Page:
This article is about a major work of Virgil. For the genre of poetry known as "bucolics" or "eclogues", see Eclogue. For the poems by Dante, see Eclogues (Dante).
The opening lines of the Eclogues in the 5th-century Vergilius Romanus.

The Eclogues (/ˈɛklɒɡz/; Latin: Eclogae [ˈɛklɔɡaj]), also called the Bucolics, is the first of the three major works[1] of the Latin poet Virgil.


Taking as his generic model the Greek Bucolica ("on care of cattle", so named from the poetry's rustic subjects) by Theocritus, Virgil created a Roman version partly by offering a dramatic and mythic interpretation of revolutionary change at Rome in the turbulent period between roughly 44 and 38 BC. Virgil introduced political clamor largely absent from Theocritus' poems, called idylls ("little scenes" or "vignettes"), even though erotic turbulence disturbs the "idyllic" landscapes of Theocritus.

Virgil's book contains ten pieces, each called not an idyll but an eclogue ("draft" or "selection" or "reckoning"), populated by and large with herdsmen imagined conversing and performing amoebaean singing in largely rural settings, whether suffering or embracing revolutionary change or happy or unhappy love. Performed with great success on the Roman stage, they feature a mix of visionary politics and eroticism that made Virgil a celebrity, legendary in his own lifetime.

Structure and organization

It is likely that Virgil deliberately designed and arranged his book of eclogues—in which case it is the first extant collection of Latin poems in the same meter put together by the poet. (Although it is thought that Catullus also compiled his book of poetry, it consists of poems written in different meters).[2][3]

Several scholars have attempted to identify the organizational/architectural principles underpinning the construction of the book. The book is arguably based on an alternation of antiphonal poems (e.g., dialogues) with non-dramatic/narrative poems.[4][5] Beyond this, there have been many attempts (with little consensus) to identify other organizational principles. Many of these attempts have been catalogued and critiqued by Niall Rudd.[6] Rudd refuted a number of cruder organizational theories, including theories that the Eclogues are organized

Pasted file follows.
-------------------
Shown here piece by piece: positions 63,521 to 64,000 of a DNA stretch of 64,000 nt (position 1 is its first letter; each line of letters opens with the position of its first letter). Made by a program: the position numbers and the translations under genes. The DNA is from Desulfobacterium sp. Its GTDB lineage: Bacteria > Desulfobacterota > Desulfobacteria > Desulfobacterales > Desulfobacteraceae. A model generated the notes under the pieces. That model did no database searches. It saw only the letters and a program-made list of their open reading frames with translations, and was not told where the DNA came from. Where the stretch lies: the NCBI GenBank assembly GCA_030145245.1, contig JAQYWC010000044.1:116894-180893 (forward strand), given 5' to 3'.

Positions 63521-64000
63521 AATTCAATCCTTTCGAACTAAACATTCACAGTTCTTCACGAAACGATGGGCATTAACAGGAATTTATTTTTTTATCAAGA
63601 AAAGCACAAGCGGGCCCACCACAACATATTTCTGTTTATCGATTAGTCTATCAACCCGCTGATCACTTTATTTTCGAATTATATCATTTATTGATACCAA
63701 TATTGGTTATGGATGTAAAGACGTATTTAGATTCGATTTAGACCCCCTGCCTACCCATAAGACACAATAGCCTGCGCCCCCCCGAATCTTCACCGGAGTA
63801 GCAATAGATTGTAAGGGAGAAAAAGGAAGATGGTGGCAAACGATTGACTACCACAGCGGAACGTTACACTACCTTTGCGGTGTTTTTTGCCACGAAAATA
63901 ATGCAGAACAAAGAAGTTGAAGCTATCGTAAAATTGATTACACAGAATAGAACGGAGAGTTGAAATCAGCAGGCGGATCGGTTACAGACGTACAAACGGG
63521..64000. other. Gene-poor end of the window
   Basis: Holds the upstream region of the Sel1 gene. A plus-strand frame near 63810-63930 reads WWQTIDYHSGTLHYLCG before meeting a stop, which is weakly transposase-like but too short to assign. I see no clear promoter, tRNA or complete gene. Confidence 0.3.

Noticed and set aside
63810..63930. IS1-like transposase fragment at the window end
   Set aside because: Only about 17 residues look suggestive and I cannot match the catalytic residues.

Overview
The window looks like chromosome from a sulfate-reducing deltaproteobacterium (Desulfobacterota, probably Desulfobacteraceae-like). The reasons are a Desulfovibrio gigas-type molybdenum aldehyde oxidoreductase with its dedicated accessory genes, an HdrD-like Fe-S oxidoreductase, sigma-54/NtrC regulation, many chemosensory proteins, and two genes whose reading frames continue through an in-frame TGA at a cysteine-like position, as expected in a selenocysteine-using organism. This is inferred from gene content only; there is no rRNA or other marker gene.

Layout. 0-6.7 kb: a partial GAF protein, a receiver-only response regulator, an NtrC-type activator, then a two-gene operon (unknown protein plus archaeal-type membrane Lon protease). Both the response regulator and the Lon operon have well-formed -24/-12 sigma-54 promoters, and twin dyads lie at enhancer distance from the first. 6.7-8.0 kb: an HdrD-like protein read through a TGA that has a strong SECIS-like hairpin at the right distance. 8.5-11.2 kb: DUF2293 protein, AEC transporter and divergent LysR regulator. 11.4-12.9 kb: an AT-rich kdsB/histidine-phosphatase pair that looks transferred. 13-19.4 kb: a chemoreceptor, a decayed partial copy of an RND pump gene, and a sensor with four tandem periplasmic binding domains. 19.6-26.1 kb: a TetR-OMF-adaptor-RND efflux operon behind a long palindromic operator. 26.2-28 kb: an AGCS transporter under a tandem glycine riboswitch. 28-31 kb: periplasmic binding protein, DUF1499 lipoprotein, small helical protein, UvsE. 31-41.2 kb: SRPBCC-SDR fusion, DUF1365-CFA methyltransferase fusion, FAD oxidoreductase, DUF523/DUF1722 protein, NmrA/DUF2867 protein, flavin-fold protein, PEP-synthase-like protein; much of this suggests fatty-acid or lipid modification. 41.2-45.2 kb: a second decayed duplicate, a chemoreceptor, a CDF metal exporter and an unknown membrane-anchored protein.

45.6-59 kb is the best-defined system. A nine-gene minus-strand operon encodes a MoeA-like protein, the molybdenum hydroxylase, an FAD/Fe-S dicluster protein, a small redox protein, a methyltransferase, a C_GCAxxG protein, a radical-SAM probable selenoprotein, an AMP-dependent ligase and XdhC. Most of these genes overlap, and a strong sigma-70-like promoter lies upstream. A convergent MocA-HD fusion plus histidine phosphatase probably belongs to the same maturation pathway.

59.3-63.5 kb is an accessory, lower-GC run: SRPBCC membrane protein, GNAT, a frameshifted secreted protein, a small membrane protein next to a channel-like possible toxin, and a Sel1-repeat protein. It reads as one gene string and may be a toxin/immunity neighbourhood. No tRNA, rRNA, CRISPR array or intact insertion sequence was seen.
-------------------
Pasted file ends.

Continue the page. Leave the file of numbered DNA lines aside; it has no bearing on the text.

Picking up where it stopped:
Rudd also identified more-convoluted organizational theories. While considering these more plausible than the above, he concluded that "each system has at least one defect, and none is so superior to the others as to be obviously Virgil’s own".[10] Such systems include:

More recently, Thomas K. Hubbard has noted, "The first half of the book has often been seen as a positive construction of a pastoral vision, whilst the second half dramatizes progressive alienation from that vision, as each poem of the first half is taken up and responded to in reverse order."[11]

Eclogue 4

Capping a sequence or cycle in which Virgil created and augmented a new political mythology, Eclogue 4 reaches out to imagine a golden age ushered in by the birth of a boy heralded as "great increase of Jove" (magnum Iovis incrementum), which ties in with divine associations claimed in the propaganda of Octavian, the ambitious young heir to Julius Caesar. The poet makes this notional scion of Jove the occasion to predict his own metabasis up the scale in epos, rising from the humble range of the bucolic to the lofty range of the heroic, potentially rivaling Homer: he thus signals his own ambition to make Roman epic that will culminate in the Aeneid. In the surge of ambition, Virgil also projects defeating the legendary poet Orpheus and his mother, the epic muse Calliope, as well as Pan, the inventor of the bucolic pipe, even in Pan's homeland of Arcadia, which Virgil will claim as his own at the climax of his eclogue book in the tenth eclogue. Biographical identification of the fourth eclogue's child has proved elusive; but the figure proved a link between traditional Roman authority and Christianity. The connection is first made in the Oration of Constantine [12] appended to the Life of Constantine by Eusebius of Caesarea (a reading to which Dante makes fleeting reference in his Purgatorio). Some scholars have also remarked similarities between the eclogue's prophetic themes and the words of Isaiah 11:6: "a little child shall lead".